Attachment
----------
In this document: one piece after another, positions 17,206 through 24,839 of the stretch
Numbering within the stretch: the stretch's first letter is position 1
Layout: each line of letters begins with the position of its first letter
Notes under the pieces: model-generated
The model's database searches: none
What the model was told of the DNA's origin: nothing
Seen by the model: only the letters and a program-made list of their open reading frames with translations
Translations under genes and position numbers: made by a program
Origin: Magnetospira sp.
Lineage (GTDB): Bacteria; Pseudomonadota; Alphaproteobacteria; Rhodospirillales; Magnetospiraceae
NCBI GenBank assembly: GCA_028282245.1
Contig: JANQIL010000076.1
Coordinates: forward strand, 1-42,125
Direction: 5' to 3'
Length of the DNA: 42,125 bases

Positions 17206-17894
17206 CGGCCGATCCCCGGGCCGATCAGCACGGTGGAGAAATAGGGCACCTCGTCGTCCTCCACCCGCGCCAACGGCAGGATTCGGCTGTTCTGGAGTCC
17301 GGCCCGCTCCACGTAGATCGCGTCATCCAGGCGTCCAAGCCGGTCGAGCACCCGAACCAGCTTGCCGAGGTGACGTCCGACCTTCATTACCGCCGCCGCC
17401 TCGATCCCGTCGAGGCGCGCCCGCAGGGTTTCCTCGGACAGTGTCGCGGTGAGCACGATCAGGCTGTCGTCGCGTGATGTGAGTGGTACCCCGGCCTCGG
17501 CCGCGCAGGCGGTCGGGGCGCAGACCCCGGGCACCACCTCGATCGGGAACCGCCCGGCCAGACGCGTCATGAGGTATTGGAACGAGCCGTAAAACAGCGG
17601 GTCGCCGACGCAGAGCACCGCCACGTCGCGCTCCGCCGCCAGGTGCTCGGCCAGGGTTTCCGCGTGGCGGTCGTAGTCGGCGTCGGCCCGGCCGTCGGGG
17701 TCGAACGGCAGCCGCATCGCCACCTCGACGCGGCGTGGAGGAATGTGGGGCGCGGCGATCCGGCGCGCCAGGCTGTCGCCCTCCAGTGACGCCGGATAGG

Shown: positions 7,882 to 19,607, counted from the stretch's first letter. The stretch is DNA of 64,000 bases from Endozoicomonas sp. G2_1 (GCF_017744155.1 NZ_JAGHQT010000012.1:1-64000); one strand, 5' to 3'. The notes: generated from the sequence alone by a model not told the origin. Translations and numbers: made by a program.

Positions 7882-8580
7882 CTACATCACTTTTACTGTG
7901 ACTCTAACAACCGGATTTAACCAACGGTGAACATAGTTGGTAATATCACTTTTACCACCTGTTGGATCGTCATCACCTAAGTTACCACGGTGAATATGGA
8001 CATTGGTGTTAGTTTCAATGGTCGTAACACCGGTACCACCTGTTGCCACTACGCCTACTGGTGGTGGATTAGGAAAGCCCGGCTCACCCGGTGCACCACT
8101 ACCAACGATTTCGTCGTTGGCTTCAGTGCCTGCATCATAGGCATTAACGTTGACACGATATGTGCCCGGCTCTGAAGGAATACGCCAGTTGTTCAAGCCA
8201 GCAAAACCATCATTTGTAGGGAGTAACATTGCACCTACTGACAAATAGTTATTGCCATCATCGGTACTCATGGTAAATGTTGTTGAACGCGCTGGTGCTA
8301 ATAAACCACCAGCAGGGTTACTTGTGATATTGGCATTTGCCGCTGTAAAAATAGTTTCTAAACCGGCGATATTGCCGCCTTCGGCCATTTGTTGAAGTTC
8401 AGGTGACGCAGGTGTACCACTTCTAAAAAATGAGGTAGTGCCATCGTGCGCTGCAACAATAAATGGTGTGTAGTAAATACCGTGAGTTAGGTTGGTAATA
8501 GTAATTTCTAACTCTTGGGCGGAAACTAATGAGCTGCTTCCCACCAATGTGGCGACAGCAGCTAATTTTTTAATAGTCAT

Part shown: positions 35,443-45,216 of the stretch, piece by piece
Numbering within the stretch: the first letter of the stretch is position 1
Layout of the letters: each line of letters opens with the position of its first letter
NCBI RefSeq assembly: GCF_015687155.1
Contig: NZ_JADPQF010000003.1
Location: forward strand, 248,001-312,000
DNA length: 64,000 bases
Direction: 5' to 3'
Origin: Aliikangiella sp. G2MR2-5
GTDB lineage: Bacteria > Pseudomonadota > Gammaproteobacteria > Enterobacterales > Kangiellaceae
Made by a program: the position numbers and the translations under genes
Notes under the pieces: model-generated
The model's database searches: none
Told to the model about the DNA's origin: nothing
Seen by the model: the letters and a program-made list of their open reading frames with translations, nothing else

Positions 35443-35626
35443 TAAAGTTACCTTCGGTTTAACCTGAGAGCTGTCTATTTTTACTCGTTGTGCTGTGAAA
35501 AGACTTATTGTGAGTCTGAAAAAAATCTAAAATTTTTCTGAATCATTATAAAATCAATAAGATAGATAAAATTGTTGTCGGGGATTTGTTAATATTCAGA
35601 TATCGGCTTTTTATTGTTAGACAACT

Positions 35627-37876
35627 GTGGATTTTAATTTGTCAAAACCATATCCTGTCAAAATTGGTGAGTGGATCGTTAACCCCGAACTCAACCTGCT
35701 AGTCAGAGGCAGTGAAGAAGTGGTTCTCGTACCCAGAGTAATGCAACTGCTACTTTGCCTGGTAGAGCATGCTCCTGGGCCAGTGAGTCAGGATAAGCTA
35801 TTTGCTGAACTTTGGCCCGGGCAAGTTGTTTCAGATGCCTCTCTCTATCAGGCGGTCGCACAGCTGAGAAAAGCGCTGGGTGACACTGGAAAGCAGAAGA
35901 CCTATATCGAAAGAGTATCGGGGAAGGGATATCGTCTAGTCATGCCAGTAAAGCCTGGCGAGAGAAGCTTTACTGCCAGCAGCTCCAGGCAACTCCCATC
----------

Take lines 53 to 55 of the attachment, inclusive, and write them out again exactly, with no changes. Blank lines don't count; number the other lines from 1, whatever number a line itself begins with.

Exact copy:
35627 GTGGATTTTAATTTGTCAAAACCATATCCTGTCAAAATTGGTGAGTGGATCGTTAACCCCGAACTCAACCTGCT
35701 AGTCAGAGGCAGTGAAGAAGTGGTTCTCGTACCCAGAGTAATGCAACTGCTACTTTGCCTGGTAGAGCATGCTCCTGGGCCAGTGAGTCAGGATAAGCTA
35801 TTTGCTGAACTTTGGCCCGGGCAAGTTGTTTCAGATGCCTCTCTCTATCAGGCGGTCGCACAGCTGAGAAAAGCGCTGGGTGACACTGGAAAGCAGAAGA